A Recipe for Disaster: Too Much Time, and Too Much Money.

“If only I had enough time, and money, I could make it perfect”

Wrong. 

The best way to finish what you start, and to be happy with the results, is to have not enough time, and not enough money.

When I was knee deep in designing my first home, my architect gave me some sage words of advice. “You have to have constraints in order to make something great. Limitations of time, budget, physics, and scope and size of the project define rules that drive decisions, and make for better solutions. The creative mind can imagine anything. The logical mind makes it happen.”

We’ve all seen it: the project that never gets completed because you keep trying to make it “perfect;” the kitchen cabinet painting job that turns into a four-year full house remodel; the vacation that never becomes a reality; or the job search, move, marriage or unfinished novel that never is at “the right time.”

The creative mind has no limits, which is a wonderful thing. But in order to balance that creativity, time, money, and scope—those practical constraints, need to be put in place. 

  1. The best way to break a writer’s block? A deadline.
  2. Want to finish that remodel? Invite people over for a project-completion party.
  3. Trying to decide on a new car? Give yourself a budget, and limit your choices.
  4. No time for a vacation? Book a non-refundable airline ticket.
  5. Want a promotion? Schedule a meeting with your boss.

It may sound crazy, but limitations and controls can make us happier, and more creative.

I recently watched two agencies give themselves unlimited creative constraints on marketing projects. Neither managed their time properly, and let creativity be their guide. The first, a website re-design project which should have taken eight weeks, ended up taking eight months—with both client and agency frustrated with the results. The second, a design project, was never given a deadline, or a budget. It should have taken them six weeks to finish. They’re now at month 18, with no end in sight.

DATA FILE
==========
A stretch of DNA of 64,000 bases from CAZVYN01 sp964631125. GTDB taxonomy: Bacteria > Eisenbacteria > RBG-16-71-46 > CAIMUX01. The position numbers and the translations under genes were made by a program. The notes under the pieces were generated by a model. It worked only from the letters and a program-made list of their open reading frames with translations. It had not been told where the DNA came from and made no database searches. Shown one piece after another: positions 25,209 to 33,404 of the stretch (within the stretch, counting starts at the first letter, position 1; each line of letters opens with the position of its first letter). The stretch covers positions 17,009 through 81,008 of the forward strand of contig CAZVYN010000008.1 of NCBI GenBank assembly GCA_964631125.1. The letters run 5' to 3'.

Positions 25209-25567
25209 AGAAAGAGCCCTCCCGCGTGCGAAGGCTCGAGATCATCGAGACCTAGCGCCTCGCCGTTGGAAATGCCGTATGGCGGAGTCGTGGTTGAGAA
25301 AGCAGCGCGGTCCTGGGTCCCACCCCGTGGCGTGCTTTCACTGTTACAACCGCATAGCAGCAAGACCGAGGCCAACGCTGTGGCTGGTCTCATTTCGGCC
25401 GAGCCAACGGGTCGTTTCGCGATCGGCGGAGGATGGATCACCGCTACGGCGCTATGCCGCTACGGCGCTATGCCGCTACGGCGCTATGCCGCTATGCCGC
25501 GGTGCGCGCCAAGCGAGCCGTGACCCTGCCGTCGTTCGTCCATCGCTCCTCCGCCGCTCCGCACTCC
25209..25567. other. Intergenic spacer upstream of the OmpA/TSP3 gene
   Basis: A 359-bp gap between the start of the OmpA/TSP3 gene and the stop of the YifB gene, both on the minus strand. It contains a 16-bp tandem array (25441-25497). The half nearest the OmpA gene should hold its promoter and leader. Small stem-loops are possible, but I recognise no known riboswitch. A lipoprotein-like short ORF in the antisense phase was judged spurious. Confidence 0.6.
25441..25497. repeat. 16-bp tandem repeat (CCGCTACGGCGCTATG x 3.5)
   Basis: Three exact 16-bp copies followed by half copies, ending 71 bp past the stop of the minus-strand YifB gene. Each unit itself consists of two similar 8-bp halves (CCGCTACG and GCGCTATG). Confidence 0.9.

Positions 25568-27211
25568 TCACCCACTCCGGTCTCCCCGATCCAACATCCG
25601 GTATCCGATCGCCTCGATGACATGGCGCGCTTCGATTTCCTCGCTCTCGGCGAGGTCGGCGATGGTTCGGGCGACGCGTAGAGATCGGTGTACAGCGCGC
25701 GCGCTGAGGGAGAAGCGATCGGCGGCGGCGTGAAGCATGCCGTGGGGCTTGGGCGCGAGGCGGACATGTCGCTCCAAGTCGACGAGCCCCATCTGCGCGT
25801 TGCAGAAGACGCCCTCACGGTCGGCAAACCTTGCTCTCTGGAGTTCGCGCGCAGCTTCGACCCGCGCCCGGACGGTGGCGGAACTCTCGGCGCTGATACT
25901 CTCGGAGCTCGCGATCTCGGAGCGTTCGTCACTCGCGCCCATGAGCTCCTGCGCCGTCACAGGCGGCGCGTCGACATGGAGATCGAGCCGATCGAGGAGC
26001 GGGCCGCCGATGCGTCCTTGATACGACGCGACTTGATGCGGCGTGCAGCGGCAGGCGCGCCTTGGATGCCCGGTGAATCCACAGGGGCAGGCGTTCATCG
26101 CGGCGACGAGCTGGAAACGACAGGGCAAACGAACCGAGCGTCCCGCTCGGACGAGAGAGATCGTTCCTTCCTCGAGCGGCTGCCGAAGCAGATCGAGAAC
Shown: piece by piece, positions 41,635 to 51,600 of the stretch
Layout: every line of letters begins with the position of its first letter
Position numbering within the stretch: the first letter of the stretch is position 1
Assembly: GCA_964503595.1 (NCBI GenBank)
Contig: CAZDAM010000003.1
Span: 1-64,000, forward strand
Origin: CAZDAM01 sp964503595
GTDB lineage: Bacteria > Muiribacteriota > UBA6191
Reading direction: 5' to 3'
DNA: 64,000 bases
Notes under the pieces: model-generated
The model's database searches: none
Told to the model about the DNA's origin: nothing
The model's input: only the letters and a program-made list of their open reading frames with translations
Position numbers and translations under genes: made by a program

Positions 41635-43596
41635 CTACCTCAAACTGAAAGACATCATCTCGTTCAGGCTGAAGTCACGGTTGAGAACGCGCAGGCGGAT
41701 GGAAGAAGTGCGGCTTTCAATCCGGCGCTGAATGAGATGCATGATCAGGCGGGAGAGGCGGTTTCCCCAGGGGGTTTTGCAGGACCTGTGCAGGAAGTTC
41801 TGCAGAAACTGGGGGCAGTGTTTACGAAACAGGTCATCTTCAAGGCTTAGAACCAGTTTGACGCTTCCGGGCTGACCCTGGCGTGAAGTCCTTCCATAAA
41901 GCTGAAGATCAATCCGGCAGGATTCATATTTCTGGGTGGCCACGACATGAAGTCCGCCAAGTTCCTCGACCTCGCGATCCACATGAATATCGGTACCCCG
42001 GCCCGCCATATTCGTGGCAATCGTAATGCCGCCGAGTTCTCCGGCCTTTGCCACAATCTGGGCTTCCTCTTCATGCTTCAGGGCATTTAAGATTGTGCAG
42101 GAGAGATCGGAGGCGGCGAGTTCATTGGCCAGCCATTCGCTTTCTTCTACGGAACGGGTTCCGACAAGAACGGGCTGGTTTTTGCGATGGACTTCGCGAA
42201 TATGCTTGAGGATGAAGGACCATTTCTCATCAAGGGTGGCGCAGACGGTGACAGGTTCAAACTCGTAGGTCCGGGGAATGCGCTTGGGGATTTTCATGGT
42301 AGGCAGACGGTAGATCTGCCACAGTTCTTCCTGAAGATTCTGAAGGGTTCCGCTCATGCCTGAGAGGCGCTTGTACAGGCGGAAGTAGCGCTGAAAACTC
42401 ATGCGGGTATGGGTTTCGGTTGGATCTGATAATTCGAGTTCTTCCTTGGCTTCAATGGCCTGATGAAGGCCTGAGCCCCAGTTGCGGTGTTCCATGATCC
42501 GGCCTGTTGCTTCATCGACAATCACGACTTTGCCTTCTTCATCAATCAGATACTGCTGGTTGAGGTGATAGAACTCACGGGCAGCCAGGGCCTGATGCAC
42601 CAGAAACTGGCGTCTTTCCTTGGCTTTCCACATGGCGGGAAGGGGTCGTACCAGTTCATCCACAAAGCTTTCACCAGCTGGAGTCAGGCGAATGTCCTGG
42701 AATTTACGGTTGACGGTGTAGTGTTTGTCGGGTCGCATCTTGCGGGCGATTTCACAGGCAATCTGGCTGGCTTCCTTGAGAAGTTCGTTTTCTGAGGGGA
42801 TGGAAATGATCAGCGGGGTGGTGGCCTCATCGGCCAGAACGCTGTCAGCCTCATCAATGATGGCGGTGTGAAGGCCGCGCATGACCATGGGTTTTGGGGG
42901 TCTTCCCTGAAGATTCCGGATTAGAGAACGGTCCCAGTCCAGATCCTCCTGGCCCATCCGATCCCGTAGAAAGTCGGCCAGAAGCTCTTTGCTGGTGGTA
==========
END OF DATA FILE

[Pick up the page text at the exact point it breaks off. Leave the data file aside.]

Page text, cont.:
Both parties did not put time or budget controls in place. Creatively, both projects are turning out great, but sadly, they are not serving purpose. One created resentment and anger on both the client and agency side. The other project has turned useless, as no one gets to see the project, because of its incomplete state.

For me, the combination of my architect’s words; a clear budget (dictated by my bank account); and scope limitations (dictated by building codes) created “the perfect house.” The rules gave me comfort that I could do nothing more than what was available to me, and we ended up with a house that I enjoyed living in for many years—rather than architectural plans that were never finished.

So whether you’re writing a novel, thinking about changing jobs, redesigning a website or building a house, remember that creativity opens the mind, and logical controls bring it into focus.

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